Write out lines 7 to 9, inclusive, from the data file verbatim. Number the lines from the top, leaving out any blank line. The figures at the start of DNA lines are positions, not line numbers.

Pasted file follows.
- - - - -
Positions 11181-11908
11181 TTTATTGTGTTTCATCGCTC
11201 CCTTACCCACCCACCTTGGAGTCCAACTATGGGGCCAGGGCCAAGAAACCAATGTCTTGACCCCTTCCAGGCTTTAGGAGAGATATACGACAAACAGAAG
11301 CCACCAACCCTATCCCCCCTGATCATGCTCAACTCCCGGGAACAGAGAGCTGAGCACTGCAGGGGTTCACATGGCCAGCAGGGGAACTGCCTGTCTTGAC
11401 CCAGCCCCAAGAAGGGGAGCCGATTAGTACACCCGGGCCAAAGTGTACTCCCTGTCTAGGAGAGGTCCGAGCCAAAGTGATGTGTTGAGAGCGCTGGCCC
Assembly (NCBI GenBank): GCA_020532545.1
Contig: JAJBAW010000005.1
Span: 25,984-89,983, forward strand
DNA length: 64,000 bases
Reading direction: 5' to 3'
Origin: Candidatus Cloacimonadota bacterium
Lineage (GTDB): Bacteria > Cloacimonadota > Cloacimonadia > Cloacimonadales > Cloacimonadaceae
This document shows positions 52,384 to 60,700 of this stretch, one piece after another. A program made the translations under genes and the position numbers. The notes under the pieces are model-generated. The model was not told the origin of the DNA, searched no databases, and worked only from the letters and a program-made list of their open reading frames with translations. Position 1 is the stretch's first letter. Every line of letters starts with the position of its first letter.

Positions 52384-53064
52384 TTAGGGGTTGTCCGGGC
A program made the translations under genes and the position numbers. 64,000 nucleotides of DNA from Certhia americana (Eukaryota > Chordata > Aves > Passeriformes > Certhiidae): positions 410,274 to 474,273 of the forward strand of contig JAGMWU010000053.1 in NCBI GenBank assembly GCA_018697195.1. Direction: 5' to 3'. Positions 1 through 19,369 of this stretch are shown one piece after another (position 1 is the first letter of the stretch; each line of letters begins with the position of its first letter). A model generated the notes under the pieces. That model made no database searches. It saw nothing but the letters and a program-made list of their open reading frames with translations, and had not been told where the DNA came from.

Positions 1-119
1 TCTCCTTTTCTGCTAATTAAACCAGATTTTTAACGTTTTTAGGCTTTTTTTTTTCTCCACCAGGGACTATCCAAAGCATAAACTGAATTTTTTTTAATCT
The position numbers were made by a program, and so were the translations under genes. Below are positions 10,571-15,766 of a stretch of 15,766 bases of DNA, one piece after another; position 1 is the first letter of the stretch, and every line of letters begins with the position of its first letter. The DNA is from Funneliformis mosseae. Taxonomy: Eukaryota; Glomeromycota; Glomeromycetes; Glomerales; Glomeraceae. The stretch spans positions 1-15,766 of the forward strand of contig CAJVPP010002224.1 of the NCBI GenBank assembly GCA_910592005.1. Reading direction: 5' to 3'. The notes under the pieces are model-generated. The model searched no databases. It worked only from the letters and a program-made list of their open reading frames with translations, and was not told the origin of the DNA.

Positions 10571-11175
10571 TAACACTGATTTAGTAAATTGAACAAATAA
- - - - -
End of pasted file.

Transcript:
Contig: JAJBAW010000005.1
Span: 25,984-89,983, forward strand
DNA length: 64,000 bases